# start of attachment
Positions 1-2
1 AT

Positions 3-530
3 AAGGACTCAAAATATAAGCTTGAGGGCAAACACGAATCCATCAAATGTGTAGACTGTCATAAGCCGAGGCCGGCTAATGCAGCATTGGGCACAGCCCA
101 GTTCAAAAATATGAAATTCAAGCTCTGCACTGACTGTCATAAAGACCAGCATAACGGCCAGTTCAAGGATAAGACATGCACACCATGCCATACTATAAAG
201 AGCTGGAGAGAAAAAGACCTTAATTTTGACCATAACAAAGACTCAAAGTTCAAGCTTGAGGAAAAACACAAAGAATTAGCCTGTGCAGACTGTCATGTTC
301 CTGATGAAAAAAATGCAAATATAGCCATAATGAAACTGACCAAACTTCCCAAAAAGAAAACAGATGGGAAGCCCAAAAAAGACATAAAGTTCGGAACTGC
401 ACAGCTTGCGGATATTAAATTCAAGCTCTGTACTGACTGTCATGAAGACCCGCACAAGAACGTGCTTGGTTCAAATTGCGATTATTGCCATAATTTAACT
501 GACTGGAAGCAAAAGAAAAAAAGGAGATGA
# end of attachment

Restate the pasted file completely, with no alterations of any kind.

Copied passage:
Positions 1-2
1 AT

Positions 3-530
3 AAGGACTCAAAATATAAGCTTGAGGGCAAACACGAATCCATCAAATGTGTAGACTGTCATAAGCCGAGGCCGGCTAATGCAGCATTGGGCACAGCCCA
101 GTTCAAAAATATGAAATTCAAGCTCTGCACTGACTGTCATAAAGACCAGCATAACGGCCAGTTCAAGGATAAGACATGCACACCATGCCATACTATAAAG
201 AGCTGGAGAGAAAAAGACCTTAATTTTGACCATAACAAAGACTCAAAGTTCAAGCTTGAGGAAAAACACAAAGAATTAGCCTGTGCAGACTGTCATGTTC
301 CTGATGAAAAAAATGCAAATATAGCCATAATGAAACTGACCAAACTTCCCAAAAAGAAAACAGATGGGAAGCCCAAAAAAGACATAAAGTTCGGAACTGC
401 ACAGCTTGCGGATATTAAATTCAAGCTCTGTACTGACTGTCATGAAGACCCGCACAAGAACGTGCTTGGTTCAAATTGCGATTATTGCCATAATTTAACT
501 GACTGGAAGCAAAAGAAAAAAAGGAGATGA